2-BR, 1-Bath Morningside Heights Co-op Draws Giddy House Hunters
By DNAinfo Staff on December 3, 2012 11:12am
600 W. 115th St., 61
MORNINGSIDE HEIGHTS — House hunters touring this two-bedroom, one-bathroom co-op seemed downright giddy while checking out the area's housing market on Sunday, in a surprisingly stress-free touring experience.
Unlike the typical high-anxiety open house experiences for buyers and brokers, a pair of would-be owners potentially dueling for this 115th Street building seemed especially stress free.
Two different groups of nest-seekers broke into giggles during a peek into the basement of the pre-war building — built by Gaetano Ajello in 1911 — to check out its laundry facilities.
When asked why the basement was so integral to their hunt, the woman said: "It's where the gambling is done. It's where the cool kids go to smoke!"
Meanwhile, the other group lightheartedly grumbled that there were not many laundry washer or dryer units, and that it still relied on a change-based payment system.
"You've got to save your quarters!" one man said.
"It reminds me of when I was in college," his companion giggled, "and I had to go to the car wash to get change."
"That's why you have to get a decorative jar," the man replied.
Some shoppers, though smiling, did take a somewhat more serious approach to the pet-friendly find.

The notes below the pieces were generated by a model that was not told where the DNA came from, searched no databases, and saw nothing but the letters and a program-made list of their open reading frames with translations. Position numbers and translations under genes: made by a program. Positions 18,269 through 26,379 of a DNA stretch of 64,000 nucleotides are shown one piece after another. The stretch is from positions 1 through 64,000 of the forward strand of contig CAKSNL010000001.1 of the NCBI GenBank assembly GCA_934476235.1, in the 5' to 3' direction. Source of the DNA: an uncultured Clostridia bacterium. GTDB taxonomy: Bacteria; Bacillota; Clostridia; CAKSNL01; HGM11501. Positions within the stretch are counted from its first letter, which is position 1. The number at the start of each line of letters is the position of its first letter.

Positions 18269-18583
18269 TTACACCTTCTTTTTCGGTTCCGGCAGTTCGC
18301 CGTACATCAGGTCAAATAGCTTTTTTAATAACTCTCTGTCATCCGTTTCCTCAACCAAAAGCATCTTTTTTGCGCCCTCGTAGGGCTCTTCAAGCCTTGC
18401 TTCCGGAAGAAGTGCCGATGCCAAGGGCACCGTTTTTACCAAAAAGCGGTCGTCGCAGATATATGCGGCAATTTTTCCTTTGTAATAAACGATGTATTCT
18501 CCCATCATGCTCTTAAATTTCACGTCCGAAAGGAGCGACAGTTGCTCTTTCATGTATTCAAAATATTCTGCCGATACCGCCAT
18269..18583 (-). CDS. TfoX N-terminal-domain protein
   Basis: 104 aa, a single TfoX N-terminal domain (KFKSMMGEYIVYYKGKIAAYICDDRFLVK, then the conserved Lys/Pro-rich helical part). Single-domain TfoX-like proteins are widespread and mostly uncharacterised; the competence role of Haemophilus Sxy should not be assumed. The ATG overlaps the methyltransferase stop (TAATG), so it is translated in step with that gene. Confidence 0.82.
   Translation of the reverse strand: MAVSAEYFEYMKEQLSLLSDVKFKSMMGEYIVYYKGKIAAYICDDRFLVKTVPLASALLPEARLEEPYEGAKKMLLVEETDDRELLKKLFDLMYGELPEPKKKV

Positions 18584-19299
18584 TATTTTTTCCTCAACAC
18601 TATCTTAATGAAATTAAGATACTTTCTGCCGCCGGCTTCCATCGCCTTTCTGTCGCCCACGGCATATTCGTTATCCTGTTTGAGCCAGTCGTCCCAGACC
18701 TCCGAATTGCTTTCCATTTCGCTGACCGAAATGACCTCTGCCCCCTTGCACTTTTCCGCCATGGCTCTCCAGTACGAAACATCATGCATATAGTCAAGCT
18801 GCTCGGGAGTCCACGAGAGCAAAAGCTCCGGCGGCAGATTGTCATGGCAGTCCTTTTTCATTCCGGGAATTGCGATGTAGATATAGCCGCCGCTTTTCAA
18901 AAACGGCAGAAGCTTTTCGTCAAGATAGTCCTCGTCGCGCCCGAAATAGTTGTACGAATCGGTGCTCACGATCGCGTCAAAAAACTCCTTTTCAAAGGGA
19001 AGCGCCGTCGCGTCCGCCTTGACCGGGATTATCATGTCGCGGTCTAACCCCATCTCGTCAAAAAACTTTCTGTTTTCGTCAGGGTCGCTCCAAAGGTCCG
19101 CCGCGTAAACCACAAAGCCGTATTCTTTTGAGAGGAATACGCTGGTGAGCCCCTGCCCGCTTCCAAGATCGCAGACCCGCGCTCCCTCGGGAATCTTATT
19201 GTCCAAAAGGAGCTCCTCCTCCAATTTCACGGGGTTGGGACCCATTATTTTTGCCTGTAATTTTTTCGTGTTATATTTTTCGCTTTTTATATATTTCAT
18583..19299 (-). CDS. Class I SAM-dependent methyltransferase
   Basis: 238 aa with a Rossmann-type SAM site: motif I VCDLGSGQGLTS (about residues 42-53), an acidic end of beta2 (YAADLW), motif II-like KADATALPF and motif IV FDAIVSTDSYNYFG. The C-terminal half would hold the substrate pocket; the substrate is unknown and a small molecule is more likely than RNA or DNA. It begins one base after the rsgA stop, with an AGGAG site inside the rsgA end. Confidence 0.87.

They liked that the apartment — listed by Metropolitan Equities' Jed Rubin — was located in the Luxor building and featured northern, southern, and western exposure windows and measured approximately 500 square feet. They also liked the refinished original floors and revamped kitchen, which included Caesarstone counter tops, Viking range, and Liebherr refrigerator.
"It's clean, I guess," said one visitor, an office administrator, "It was nice, but I might not be the right person to ask. I'm very picky."
"I'm looking for a lot of original details. I like a lot of old charm," the woman said of the apartment, which features 9-foot, 6-inch ceilings.
"The problem is they went in there and made it all shiny. They did a nice job of ripping everything out," she laughed. "It's nice — if you want a white box."
One hopeful homebuyer, a 61-year-old marketing exec, said that while no apartment is perfect, this unit had almost everything he was looking for, such as plentiful light and a logical floor plan.
"The thing about looking for apartments for the first time, you notice all the imperfections," he said. "But this unit not so much — it has a lot going for it."